Description of the Pileated Woodpecker
Is the largest North American woodpecker, although the ivory-billed is actually a larger variety, its numbers are such that it is, sadly, near or at extinction levels. Measuring 30 to 40 centimetres in length with a red crest and black bill, the male pileated has a red patch at the base of the bill whereas the female has a black patch at the base of the bill.
Voice of the Pileated Woodpecker:
While not a rare bird, they are quite shy. Listen for a low-pitched drumming that trails off in speed and volume at the end. Follow the sound, and you just may find one.
Habitat of the Pileated Woodpecker:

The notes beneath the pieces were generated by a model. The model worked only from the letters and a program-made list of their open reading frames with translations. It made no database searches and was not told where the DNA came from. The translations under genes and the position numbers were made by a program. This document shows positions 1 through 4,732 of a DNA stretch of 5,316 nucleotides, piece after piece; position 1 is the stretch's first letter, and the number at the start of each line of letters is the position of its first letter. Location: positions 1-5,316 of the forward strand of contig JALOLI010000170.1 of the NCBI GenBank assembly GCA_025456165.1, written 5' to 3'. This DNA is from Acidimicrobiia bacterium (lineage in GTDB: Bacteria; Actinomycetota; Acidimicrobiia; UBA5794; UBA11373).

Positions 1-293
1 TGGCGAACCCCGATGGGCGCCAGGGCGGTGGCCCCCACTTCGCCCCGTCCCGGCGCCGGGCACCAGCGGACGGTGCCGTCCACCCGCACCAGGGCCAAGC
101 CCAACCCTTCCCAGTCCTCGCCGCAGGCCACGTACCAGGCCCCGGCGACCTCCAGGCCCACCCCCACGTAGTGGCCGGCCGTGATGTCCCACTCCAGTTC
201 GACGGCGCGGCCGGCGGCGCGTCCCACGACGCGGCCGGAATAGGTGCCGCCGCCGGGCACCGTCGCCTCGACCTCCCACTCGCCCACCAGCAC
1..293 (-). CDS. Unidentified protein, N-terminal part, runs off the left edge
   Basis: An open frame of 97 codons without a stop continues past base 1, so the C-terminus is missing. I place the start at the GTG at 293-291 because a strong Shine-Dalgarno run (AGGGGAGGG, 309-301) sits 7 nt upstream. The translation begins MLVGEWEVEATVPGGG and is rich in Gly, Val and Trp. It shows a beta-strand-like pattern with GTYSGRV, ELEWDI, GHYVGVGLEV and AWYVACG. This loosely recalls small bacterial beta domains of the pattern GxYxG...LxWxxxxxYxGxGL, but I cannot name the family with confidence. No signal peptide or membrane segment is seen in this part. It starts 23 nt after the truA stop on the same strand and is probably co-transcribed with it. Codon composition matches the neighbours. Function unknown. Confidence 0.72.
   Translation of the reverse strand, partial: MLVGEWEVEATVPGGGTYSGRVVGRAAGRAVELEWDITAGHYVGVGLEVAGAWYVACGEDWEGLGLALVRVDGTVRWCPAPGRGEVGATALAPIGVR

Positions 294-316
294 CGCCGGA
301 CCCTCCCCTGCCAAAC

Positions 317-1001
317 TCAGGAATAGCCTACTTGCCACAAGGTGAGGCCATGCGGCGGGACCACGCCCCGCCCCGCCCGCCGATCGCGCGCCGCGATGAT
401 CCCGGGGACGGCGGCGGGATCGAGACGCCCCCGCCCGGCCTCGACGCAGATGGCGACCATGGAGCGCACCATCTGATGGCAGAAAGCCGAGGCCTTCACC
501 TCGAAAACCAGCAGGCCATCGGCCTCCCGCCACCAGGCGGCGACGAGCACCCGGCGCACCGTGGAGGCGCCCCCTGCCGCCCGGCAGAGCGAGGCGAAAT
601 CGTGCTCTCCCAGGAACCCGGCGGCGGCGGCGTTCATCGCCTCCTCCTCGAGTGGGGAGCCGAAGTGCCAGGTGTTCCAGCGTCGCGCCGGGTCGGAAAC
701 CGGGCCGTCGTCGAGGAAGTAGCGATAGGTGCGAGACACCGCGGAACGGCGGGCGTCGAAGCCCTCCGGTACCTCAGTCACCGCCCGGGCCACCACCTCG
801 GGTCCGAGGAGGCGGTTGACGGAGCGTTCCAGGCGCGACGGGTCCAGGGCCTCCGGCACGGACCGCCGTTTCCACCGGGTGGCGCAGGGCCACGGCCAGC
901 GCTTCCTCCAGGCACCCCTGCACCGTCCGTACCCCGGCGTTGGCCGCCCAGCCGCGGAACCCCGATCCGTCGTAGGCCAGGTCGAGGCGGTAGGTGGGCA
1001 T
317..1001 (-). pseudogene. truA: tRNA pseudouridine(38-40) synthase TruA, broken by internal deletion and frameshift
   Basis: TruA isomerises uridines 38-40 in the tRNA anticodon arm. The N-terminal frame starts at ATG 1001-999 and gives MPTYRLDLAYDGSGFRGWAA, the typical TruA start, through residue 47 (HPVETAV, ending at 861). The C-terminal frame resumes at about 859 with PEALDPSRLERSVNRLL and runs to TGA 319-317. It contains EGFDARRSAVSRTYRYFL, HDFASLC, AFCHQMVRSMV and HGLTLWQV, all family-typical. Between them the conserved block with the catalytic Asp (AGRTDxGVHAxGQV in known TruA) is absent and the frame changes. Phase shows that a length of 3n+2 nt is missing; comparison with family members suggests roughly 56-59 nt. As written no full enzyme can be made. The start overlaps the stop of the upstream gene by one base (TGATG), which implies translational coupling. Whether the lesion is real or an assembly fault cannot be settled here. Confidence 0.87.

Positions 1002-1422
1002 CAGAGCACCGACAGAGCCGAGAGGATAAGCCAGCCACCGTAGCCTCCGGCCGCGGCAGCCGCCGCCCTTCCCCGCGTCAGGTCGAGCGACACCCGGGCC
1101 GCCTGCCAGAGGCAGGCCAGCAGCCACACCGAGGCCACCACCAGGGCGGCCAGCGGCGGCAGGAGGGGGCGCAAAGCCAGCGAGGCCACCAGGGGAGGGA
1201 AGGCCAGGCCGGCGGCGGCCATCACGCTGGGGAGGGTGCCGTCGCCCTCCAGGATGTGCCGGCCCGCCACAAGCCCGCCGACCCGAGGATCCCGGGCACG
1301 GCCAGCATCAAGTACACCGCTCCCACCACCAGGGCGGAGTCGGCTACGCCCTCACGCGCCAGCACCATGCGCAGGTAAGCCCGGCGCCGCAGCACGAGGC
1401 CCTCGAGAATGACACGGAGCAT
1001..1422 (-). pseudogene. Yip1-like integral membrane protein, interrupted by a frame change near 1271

You’ll find these birds in mature forest with large trees with territory ranging from 150 to 200 acres.
Mating Habits of the Pileated Woodpecker:
To attract mates, the male will drum on trees to advertise his presence to any females in the area. Drumming is also done between mated pairs as part of courtship.
Nesting Habits of the Pileated Woodpecker:
Signs of their presence can be detected by looking for 5 to 7 centimetre holes in trees. The nest cavity is excavated in dead wood 5 to 25 meters above ground. The entrance hole is 8 centimetres in diameter. The depth of the cavity is between 25 and 50 centimetres deep. The female will lay 3 to 5 white eggs which will be incubated for 15 to 16 days by both the male and female birds. The young will leave the nest in about 28 days after hatching.
Feeding Habits of the Pileated Woodpecker:
Since these birds eat carpenter ants who tunnel deep into the wood, the birds are capable of excavating long gashes in tree to retrieve the ants.